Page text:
$$\begin{aligned}&\widehat{{\mathbb {E}}}\bigl [\mathbb {1}_{\{W_T=w\}} \cdot \mathbb {1}_{\{X_t=i\}}\bigr ] = {\mathbb {E}}\bigl [\mathbb {1}_{\{W_T=w\}} \cdot \mathbb {1}_{\{X^w_t=i\}} \cdot Z^{{\widehat{\nu }}}_T\bigr ] = {\mathbb {E}}\bigl [\mathbb {1}_{\{W_T=w\}} \cdot \mathbb {1}_{\{X^w_t=i\}} \cdot \zeta (w)_T \cdot {\mathcal {E}}[\vartheta ]_T\bigr ]\\&= \prod _{k=1}^n\bigl (|{\mathbb {W}}|\cdot \kappa _k(w_k|w_1,\dots ,w_{k-1},\mu (T_k-,w_{T_k-}))\bigr ) \cdot {\mathbb {E}}\bigl [\mathbb {1}_{\{W_T=w\}} \cdot \mathbb {1}_{\{X^w_t=i\}} \cdot \zeta (w)_T\bigr ]\\&= |{\mathbb {W}}|^n \cdot \widehat{{\mathbb {P}}}(W_T=w) \cdot {\mathbb {P}}(W_T=w) \cdot \widehat{{\mathbb {P}}}^w(X_t^w=i) = \widehat{{\mathbb {E}}}\bigl [\mathbb {1}_{\{W_T=w\}} \cdot \eta (W_T)^i_t\bigr ], \end{aligned}$$

where in the final line the first identity is due to Lemma 2 and \({\mathbb {P}}\)-independence of \((\zeta (w),X^w)\) and \({\mathfrak {G}}_T\); and the second is due to (21) and the fact that \({\mathbb {P}}(W_T=w)=1/|{\mathbb {W}}|^n\). Thus

$$\begin{aligned} \widehat{{\mathbb {P}}}(X_t\in \,\cdot \,|{\mathfrak {G}}_T) = \eta (W_T)_t \quad \widehat{{\mathbb {P}}}\text {-a.s.~for } t\in [0,T]. \end{aligned}$$

Step 3: Dynamics of \({\widehat{M}}\). By Step 2 and the tower property of conditional expectation, we find that for each \(i\in {\mathbb {S}}\) and \(t\in [0,T]\)

$$\begin{aligned} {\widehat{M}}^i_t = \widehat{{\mathbb {P}}}(X_t=i|{\mathfrak {G}}_t) = \widehat{{\mathbb {E}}}\bigl [\widehat{{\mathbb {E}}}[\mathbb {1}_{\left\{ X_t=i\right\} }|{\mathfrak {G}}_T]|{\mathfrak {G}}_t\bigr ] = \widehat{{\mathbb {E}}}\bigl [\eta (W_T)^i_t|{\mathfrak {G}}_t\bigr ] = \eta (W_T)^i_t \quad \widehat{{\mathbb {P}}}\text {-a.s.}, \end{aligned}$$

where the final identity is due to the fact that \(\eta (W_T)\) is \({\mathfrak {G}}\)-adapted by Step 1 and \(\widehat{{\mathbb {E}}}\) denotes \(\widehat{{\mathbb {P}}}\)-expectation. Since both \({\widehat{M}}\) and \(\eta (W_T)\) are càdlàg, it follows that \({\widehat{M}}=\eta (W_T)\) \(\widehat{{\mathbb {P}}}\)-a.s., and (M), (\(\text {M}_0\)) and (\(\text {M}_k\)) follow from (22), (23) and (24). \(\square \)

As a by-product, the preceding proof yields the alternative representation

$$\begin{aligned} {\widehat{M}}_t = \widehat{{\mathbb {P}}}(X_t\in \,\cdot \,\,|\,{\mathfrak {G}}_T)\quad \text {for }t\in [0,T],\ \widehat{{\mathbb {P}}}\text {-a.s.} \end{aligned}$$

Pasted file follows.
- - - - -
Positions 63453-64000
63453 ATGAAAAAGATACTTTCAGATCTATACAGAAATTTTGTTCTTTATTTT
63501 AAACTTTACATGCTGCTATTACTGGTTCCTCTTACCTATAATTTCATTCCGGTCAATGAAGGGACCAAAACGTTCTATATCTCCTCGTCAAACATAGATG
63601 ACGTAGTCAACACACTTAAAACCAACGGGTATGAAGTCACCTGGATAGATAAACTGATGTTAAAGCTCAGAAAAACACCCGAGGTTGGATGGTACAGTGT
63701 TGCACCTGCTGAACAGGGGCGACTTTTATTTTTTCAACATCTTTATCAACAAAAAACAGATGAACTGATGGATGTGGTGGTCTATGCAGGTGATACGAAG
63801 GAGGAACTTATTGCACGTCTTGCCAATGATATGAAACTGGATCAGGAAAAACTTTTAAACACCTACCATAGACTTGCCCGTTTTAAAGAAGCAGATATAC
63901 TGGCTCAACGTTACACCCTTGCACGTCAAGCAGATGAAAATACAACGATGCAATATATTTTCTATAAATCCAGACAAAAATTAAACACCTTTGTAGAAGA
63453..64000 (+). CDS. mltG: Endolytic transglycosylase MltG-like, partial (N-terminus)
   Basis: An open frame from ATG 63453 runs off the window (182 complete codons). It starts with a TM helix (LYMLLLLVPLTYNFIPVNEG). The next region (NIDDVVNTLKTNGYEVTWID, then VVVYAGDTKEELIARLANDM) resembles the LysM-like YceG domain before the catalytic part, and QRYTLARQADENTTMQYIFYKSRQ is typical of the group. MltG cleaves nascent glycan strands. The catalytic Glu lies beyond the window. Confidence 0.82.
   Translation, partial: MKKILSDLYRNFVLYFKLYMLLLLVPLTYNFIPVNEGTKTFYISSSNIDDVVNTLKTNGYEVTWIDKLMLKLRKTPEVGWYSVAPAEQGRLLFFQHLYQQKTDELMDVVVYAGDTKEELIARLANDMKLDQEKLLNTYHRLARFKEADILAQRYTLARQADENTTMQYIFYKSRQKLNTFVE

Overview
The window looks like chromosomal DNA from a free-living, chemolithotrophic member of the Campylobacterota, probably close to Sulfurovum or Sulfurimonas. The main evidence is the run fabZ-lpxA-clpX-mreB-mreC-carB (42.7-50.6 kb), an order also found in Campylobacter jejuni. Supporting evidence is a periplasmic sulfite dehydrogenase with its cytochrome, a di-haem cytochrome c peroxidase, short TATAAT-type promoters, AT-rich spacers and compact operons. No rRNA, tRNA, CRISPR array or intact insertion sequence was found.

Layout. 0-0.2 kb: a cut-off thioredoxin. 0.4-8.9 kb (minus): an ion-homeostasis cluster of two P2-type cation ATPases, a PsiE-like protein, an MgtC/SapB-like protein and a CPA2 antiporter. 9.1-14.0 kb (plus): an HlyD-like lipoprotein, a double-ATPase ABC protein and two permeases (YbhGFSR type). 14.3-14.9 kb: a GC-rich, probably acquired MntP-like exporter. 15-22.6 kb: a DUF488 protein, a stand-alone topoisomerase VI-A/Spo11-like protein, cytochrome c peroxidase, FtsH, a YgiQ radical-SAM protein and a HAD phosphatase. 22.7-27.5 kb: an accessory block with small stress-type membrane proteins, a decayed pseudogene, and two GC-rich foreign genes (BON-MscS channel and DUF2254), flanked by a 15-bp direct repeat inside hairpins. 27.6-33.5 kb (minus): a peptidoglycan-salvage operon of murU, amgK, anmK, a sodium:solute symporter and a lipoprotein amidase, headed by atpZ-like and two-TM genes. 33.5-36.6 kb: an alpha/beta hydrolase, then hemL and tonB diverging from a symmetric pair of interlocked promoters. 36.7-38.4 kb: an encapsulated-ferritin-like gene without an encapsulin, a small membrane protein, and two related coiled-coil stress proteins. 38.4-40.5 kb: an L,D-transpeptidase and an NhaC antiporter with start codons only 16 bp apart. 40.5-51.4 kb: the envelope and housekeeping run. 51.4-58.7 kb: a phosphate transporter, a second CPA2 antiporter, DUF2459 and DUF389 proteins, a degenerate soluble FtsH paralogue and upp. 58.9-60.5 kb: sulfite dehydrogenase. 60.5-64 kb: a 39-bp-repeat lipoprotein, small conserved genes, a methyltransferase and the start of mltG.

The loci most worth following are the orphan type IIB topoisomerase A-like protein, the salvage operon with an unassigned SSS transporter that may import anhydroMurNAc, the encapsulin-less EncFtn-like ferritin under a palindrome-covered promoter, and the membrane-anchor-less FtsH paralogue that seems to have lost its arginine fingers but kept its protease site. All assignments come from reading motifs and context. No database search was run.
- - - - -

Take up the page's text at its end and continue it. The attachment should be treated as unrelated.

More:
Mean Field Equilibrium System

As discussed above, equilibrium obtains if the agents’ ex ante beliefs coincide with the ex post outcome. This holds if and only if the ex post aggregate distribution process \({\widehat{M}}\) from (M) satisfies

$$\begin{aligned} \widehat{{\mathbb {P}}}(X_t\in \,\cdot \,|{\mathfrak {G}}_t) = {\widehat{M}}_t \overset{!}{= }M_t = \mu (t,W_t)\quad \text {for all }t\in [0,T]. \end{aligned}$$

Definition 10

(Equilibrium System). A pair \((\mu ,v)\) of regular and non-anticipative functions

$$\begin{aligned} \mu :\ [0,T]\times {\mathbb {W}}^n\rightarrow {\mathbb {M}}\qquad \text {and}\qquad v:\ [0,T]\times {\mathbb {W}}^n\rightarrow {\mathbb {R}}^d \end{aligned}$$

is called a rational expectations equilibrium, or briefly an equilibrium, if for all \(w\in {\mathbb {W}}^n\)

for \(t\in [T_k,T_{k+1}\rangle \), \(k\in [0:n]\), subject to the consistency conditionsFootnote 7

for \(k\in [1:n]\), and the initial/terminal conditions

We also refer to (E1)-(E6) as the equilibrium system. \(\square \)

In combination, Theorem 6 and Theorem 9 demonstrate that, given a solution \((\mu ,v)\) of the equilibrium system, v is the value function of the agent’s optimization problem (P\({}_\mu \)) with ex ante aggregate distribution \(\mu \); and the ex post distribution resulting from the corresponding optimal strategy is given by \(\mu \) itself. Thus we can identify a mean field equilibrium with common noise by producing a solution of the equilibrium system (E1)-(E6). We provide some illustrations in Sect. 5. Theorems 13 and 16 below ensure that this is feasible by showing that, under suitable continuity and monotonicity conditions, there exists a unique solution of the equilibrium system. The proofs are ramifications of classical arguments, based on Schauder’s fixed point theorem and monotonicity arguments, respectively.